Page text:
In a surprise move, Russian strongman Vladimir Putin is creating a new paramilitary police force:
“In less than a week, he liquidated the federal drug control and immigration agencies, firing more than 50,000 people, including his longtime ally from the KGB, Russian drug tsar Victor Ivanov. Putin then let Russians know that he had created a new force, called the National Guard, a powerful structure that includes more than 180,000 interior ministry troops plus special police units.
Putin’s shakeup creates a military and police force of up to 400,000 well-trained servicemen loyal to him personally. The newly appointed commander is one of Putin’s most trusted men, a former undercover KGB agent named Victor Zolotov, a man with the massive build and intimidating face of a bodyguard who has been responsible for the security of the Russian leadership for almost 20 years.”
As the good professor points out, “That’s usually what leaders do when they’re afraid of a coup.” The Daily Beast goes on:
“When The Daily Beast asked Putin supporters why Putin decided now to form what amounts to a vast Praetorian guard, they said (privately) that the Russian president is terrified a new Russian revolution will be staged by Washington.
‘Of course, the president is concerned, he can see that the United States wants to overthrow him, like they did to Gaddafi, or look what they have done in Ukraine—they dream of seeing Russia fall apart, so Putin takes measures to prevent a Ukrainian-style coup,’ Sergei Markov, a member of the Duma`s Public Chamber, told The Daily Beast.”
By Putin supporters, this article refers to Putin’s actual supporters in Russia, people who have some inside knowledge of Kremlin affairs, not Putin’s useful idiots in the West.
Returning, to Reynold’s question, Putin’s actions don’t seem to fit those of somebody confident in the support of his people, which contrasts with his sky high popularity that Russian public opinion surveys indicate.
This brings me to the thesis that I proposed a couple of years ago - that recent events have only confirmed: that the root of Putin’s recent bellicosity was the near-disastrous (from his perspective) 2012 Russian Presidential election when he transitioned back to the President’s office from a stint as Russia’s Prime Minister. The whole election was supposed to be a propaganda love-in for Putin, sort of a big Stalinist Kumbaya moment.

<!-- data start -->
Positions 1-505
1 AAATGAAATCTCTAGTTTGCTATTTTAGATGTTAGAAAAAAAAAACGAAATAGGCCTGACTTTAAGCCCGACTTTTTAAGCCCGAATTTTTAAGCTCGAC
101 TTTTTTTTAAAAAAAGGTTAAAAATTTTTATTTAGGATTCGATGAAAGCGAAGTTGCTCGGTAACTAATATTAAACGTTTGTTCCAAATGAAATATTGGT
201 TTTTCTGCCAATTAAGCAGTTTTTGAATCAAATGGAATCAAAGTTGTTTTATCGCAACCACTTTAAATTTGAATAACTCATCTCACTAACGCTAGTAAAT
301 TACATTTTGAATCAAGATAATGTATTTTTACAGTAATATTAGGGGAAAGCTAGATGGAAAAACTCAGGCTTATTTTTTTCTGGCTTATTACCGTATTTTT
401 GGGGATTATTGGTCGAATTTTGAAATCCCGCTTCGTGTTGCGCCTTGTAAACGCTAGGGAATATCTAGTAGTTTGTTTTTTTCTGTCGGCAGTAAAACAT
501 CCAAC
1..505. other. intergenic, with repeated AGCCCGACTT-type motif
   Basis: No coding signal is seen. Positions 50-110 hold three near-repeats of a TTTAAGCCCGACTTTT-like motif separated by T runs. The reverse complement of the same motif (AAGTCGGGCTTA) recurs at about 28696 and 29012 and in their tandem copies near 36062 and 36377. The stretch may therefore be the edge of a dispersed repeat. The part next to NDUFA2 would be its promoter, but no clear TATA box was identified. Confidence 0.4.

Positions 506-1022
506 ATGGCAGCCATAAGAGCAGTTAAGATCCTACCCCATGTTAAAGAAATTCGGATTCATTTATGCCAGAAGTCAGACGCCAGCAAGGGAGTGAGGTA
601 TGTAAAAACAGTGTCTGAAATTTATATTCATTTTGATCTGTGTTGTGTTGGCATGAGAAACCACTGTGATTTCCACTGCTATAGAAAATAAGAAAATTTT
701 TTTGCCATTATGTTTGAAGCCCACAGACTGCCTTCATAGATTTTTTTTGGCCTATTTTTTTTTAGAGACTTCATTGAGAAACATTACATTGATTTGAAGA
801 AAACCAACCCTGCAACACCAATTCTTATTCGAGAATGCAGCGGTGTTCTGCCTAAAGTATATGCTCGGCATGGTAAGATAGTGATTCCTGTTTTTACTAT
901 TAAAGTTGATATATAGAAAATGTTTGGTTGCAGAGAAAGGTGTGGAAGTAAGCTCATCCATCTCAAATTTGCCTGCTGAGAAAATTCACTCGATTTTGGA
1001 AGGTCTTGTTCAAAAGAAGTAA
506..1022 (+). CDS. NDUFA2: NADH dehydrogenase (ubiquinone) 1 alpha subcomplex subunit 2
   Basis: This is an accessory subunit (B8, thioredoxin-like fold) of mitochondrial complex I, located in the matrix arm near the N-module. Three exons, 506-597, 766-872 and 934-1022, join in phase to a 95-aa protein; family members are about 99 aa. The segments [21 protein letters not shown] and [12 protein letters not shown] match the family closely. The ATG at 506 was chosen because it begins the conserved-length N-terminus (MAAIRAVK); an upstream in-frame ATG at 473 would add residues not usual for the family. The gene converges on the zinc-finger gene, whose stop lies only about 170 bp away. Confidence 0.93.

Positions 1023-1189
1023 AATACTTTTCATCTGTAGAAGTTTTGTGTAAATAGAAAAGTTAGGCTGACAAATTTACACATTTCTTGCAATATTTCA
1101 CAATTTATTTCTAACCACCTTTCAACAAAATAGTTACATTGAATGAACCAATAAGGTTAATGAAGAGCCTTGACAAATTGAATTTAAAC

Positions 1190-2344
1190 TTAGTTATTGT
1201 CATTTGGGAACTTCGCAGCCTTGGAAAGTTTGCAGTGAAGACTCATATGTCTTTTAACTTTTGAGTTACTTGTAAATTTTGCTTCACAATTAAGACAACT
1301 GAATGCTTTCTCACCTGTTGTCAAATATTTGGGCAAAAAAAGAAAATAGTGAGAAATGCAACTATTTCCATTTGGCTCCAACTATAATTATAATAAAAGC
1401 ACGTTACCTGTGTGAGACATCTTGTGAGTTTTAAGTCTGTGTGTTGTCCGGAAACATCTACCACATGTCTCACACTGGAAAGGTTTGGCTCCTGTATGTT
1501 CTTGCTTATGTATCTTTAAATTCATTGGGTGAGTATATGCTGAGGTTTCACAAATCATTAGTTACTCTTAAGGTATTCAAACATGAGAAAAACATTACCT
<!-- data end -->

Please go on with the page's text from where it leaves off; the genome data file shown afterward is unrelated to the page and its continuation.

The first sign of trouble was when he was booed at an MMA tournament, the kind of event that should attract Putin supporters. Then came the demonstrations against corruption and abuse of power. To counter this, Putin pulled out all stops. Every TV channel covered Putin’s re-election campaign non-stop while ignoring the protests, his opponents, or anything else that might indicate that things in Russia were amiss. The existence of his real opponent, Mikhail Prokhonov, was buried. Only 8% of Russian’s even knew that he was a Presidential candidate. There was widespread ballot-box stuffing. Stories circulated that Putin supporters were bussed from work to rallies as well as the polling booth (and sometimes to multiple voting stations). There were reports that “one third of all electoral commissions had substantial irregularities at the stage of vote counting and tabulation.” It was reported that in some polling places in Chechnya - that traditional hotbed of Putin support – Vladimir Putin received greater than 100% of the vote. The results were so suspect that even the Communist Party didn’t acknowledge the results.
And still - after all that - Putin only received 64% of the vote!
My thesis is that after this near-death experience, Putin quietly said to himself, never again. I think all of his aggressive geopolitical moves, in Ukraine, in the Baltics, in Syria, against Sweden and Finland and Denmark and Great Britain and the US, all of it is designed to foster an Us vs. Them mentality among the Russian people. This is a standard go-to gimmick that demagogues use to drum up popularity and it has worked so far, mostly because Putin has been allowed to win (except in the Ukraine where he increasingly appears to be mired in a Vietnam-style conflict). Nobody has given him a bloody nose – yet.
Of course, as George H W Bush can attest, popularity after a military victory can be fleeting. In spite of his approval rating was 89% after the Gulf War, he went on to lose the Presidential election of 1992 to Bill Clinton badly. If Putin suffers a defeat somewhere, I think this US vs. Them dynamic will boomerang against him hard. Especially as there is nothing else positive going on in Russia these days.
Of course, how much damage this thug creates on his way to the ash-heap of history remains to be seen.